RM2.9 Million Annual Grant For UKM To Study And Monitor Strait Of Johor

By Saiful Bahri Kamaruddin
Pix Ikhwan Hashim

BANGI, 20 November 2015 – Armed with a RM2.9 million grant, researchers of The National University of Malaysia (UKM) will monitor and collect data about the environment along the Strait of Johor.

The Department of Environment (DOE) of the Ministry of Natural Resources and the Environment have entrusted the task to UKM Pakarunding Sdn Bhd, the consultancy arm of UKM which markets the expertise of the university’s academics and researchers.

The memorandum of contract for the research and monitoring of the environment was signed by UKM Pro Vice-Chancellor (Generation and Infrastructure) Prof Nor Ghani Md Nor and DOE, represented by its Director-General Datuk Halimah Hassan, here today.

The Institute of Climate Change (IPI) at UKM, led by the director Prof Datuk Dr Sharifah Mastura Syed Abdullah will carry out the long-term study with an annual grant of RM2.9 million.

The Strait of Johore, also known as the Tebrau Strait, is a strait that separates the Malaysian state of Johor to the north from Singapore to the south.

According to the contents of the contract, the research is an extension of a study which was conducted since 2004.

Speaking to the UKM News Portal after the signing Prof Sharifah Mastura said the undertaking is massive and is divided inti two parts over a period of several years.

“ We have to collect data on the environment along the Strait of Johor, and collect information at the islands of Batuan Tengah and Tubir Selatan (in Singapore).

“The objective of the project is to continuously monitor the environmental conditions along the Strait of Johor and the surrounding areas that have the potential to pollute the waters.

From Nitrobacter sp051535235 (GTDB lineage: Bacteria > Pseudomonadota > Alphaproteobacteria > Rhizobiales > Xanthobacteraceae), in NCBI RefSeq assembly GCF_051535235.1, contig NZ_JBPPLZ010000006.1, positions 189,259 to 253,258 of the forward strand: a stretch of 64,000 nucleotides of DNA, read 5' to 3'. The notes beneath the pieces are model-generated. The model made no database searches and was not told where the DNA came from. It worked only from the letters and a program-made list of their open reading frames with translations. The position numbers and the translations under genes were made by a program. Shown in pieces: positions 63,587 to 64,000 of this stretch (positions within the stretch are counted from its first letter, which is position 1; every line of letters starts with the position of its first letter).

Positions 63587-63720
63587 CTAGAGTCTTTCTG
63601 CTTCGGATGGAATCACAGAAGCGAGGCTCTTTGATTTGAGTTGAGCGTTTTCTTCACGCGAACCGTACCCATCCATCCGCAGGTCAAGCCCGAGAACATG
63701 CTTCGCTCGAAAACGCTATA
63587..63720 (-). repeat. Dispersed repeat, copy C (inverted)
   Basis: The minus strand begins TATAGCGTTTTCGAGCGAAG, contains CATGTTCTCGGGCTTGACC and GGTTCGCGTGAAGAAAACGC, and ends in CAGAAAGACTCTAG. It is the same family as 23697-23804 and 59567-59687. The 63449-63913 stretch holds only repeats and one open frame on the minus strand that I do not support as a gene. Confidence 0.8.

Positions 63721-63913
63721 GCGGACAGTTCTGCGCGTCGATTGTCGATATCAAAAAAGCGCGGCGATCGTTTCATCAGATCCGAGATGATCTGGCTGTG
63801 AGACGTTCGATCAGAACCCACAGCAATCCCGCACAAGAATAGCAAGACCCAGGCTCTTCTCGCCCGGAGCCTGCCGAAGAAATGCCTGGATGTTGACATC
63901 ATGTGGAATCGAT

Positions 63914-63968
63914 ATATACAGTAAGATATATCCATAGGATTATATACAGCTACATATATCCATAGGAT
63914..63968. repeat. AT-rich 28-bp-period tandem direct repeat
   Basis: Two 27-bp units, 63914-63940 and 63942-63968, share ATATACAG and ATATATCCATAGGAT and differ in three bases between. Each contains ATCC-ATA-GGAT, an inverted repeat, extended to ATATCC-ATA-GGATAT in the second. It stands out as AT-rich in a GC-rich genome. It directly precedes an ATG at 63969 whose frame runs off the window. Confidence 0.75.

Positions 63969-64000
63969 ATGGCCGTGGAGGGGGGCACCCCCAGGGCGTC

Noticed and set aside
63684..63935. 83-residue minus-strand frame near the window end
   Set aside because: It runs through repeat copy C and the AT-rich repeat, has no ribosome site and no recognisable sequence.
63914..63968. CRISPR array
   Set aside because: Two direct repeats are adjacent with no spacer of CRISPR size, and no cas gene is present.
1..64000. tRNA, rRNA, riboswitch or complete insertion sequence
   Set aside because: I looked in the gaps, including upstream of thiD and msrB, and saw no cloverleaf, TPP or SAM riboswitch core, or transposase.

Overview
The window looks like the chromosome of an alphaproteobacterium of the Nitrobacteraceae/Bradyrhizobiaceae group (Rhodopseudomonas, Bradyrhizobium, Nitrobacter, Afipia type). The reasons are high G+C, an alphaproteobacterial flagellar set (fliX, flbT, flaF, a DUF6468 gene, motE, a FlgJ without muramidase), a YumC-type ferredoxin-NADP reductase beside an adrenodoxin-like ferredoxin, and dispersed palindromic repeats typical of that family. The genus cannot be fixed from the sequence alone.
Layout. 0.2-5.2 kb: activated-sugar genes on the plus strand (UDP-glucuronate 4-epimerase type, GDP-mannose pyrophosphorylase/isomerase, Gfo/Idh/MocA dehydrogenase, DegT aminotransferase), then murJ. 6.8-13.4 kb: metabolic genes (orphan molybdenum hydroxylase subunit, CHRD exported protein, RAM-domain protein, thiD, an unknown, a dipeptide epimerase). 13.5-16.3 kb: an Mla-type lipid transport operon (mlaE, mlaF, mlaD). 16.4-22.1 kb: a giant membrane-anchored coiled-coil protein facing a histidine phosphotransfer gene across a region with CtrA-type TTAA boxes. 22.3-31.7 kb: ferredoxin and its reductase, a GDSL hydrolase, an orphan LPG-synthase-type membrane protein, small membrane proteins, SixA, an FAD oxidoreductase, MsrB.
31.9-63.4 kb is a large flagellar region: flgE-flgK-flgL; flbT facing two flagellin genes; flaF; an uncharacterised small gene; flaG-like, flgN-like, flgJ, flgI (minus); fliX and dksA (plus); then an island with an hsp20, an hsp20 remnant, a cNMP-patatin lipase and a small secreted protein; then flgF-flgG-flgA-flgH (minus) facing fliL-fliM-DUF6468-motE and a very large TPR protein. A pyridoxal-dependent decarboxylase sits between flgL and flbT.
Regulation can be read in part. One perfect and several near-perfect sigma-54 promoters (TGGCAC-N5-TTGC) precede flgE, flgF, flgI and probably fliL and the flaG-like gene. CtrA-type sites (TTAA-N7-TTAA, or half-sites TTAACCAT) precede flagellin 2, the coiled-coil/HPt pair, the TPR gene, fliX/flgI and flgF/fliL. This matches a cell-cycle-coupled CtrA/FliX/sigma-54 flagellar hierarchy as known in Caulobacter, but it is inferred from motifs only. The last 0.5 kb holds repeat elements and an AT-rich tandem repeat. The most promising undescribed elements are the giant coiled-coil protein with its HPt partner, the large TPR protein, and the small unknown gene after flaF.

“We will develop databases for four main areas; water quality, ecology, socio-economy and morphology. The proposal is targeted for a duration of 24 months in 2015 until 2016,” Prof Sharifah Mastura explained.

She clarified further that the parameters included the mangrove forests, the invertebrate animals such crustaceans (Prawn-like animals), Mollusks (Shelled animals), Gastropods (snails and slugs) among others, the various kinds of planktons, and the birds, mammals, reptiles and amphibians which inhabit the ecosystem.

There are 20 locations along the strait from which ecological samples are taken using accepted international standards and practices.

She said at the same time, the effects of possible pollution, including oil spills on the inhabitants of the coastal areas, are also being studied.

“We have a team of 15 people, including researchers from the Faculties of Economy, Social Sciences and Humanities, Engineering and IPI that are  carrying out the research.

“They will be studying pollution and coastal erosion, and the effects on the people living in the coastal areas. We want to find out whether the livelihoods of fishermen there are in jeopardy, how much they earn, how many fishing boats they have. The socio-economic impact from pollution of the environment is very important.

“We have the data since 1990 which would provide continuous data for the analysis,” she stated.

Also present at the signing of the contract were Pro Vicer-Chancellor (Strategy and Corporate Development) Prof Datuk Dr Mohd Marzuki Mustafa, CEO Mirza Safri Sufian and UKM Pakaruding  Director of Business Development Syamsul Amri Abdul Razak.ukmnewsportal-eg